Michigan House OKs gun storage bills sought after deadly Oxford shooting

Lions' Stafford still looking for ways to get better in Year 10

Justin Rogers
The Detroit News
Matthew Stafford

Allen Park — Entering his 10th training camp, Detroit Lions quarterback Matthew Stafford is still learning and looking for ways to get improve.

Many things come easier than they did when he was a younger player. Repetition is the father of learning and he’s seen just about everything a defense can throw at him. As he’s processed that experience, he’s seen a steady increase in his efficiency in recent years, as well as a decline in his mistakes.

Other things come harder. At 30 years old, he readily admits his body doesn’t recover as quickly as it used to when he entered the league, a fresh-faced 21-year-old kid out of the University of Georgia.

“Just getting up and moving around is more difficult as you play more years,” Stafford said.

That’s not to say he’s breaking down. Stafford has started a franchise-record 112 consecutive games at quarterback and noted he hasn’t felt this good coming into a training camp in some time.

He’ll be looking to build on his stellar 2017 campaign, one where he completed 65.7 percent of his passes for 4,446 yards and 29 touchdowns to just 10 interceptions. And he will benefit from the return of coordinator Jim Bob Cooter, who survived the franchise's offseason coaching change.

“The fact that we’ve been in same system going on three, four years now, whatever it is, being able to have quite the shorthand that we have to talk about plays — it doesn’t take a big, long explanation for Stafford and I to communicate about a play — we can sort of dive right into it,” Cooter said. “That’s really valuable.”

More: Lions' Ragnow working at guard, but center remains possibility

More: 5 story lines to watch as Lions open training camp

More: Wojo: Don't even try to figure out the Lions yet

Cooter raves about Stafford’s work ethic, saying the quarterback epitomizes the mantra of working to get better every day. At this stage in his career, the focus has shifted to the minutiae, the finer details of pocket movement, footwork or maybe perfecting a specific throw.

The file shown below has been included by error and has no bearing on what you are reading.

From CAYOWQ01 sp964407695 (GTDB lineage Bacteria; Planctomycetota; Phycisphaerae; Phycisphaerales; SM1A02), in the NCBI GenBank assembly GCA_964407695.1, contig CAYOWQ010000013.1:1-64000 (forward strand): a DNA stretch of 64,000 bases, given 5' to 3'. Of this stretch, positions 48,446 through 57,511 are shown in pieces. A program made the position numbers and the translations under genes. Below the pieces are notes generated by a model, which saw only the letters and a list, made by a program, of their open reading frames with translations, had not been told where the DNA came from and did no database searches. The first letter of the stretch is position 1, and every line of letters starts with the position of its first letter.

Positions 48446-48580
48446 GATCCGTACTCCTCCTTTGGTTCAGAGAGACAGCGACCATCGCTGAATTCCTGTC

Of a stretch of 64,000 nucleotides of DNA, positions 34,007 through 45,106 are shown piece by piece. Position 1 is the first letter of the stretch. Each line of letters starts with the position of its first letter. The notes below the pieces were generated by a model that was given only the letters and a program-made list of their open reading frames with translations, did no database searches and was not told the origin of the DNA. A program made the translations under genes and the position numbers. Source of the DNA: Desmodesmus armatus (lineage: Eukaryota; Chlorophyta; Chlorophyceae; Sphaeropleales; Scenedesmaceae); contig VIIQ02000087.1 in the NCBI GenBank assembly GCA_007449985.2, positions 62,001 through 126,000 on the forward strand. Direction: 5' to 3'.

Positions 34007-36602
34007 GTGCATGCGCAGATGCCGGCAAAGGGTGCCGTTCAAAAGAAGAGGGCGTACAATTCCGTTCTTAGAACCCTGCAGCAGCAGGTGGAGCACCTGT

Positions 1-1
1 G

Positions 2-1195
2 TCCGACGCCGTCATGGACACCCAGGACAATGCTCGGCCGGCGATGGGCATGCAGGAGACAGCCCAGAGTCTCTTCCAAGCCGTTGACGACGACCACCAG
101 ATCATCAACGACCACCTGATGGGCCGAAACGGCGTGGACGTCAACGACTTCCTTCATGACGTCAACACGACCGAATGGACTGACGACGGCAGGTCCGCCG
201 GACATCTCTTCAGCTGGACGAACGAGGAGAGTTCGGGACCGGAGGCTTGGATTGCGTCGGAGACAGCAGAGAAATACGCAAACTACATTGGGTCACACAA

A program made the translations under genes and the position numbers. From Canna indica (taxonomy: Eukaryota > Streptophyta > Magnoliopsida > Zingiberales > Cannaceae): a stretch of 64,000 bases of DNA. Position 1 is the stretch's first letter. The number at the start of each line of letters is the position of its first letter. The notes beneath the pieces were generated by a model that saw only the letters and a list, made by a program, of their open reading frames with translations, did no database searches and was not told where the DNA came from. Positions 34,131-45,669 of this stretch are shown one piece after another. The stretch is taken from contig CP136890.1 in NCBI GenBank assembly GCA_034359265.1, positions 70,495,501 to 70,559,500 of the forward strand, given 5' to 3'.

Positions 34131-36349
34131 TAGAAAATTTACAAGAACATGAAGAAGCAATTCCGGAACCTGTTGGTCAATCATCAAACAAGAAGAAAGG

Last season, Stafford showcased an increased ability to make plays with his feet when his pocket broke down. From a throwing perspective, the consistency of his deep passes were as good as it had been in his career.

But for all of his individual success, team achievements have largely eluded Stafford. He’s made three trips to the postseason, but has yet to secure his first division title or playoff victory.

Stafford knows he can’t change the past, so he prefers to talk about the future. And while detractors will point to the lack of postseason victories, it's not a source of motivation.

“Nobody has higher expectations than we do, in our locker room,” Stafford said. “We hold each other accountable to being a really good football team, doing things the right way all the time. All that outside stuff doesn’t really get to us. We really don’t talk about it, don’t hear it.  

“There’s that mindset to go out and prove people wrong, all that kind of stuff, but I just want to prove myself right, that I put in all this work for a reason,” Stafford said. “I’m not doing it to prove anybody else wrong, I’m doing it to prove myself right and understanding what I do is for the betterment of this team, this organization. That’s the positive spin I go for and that works for me.”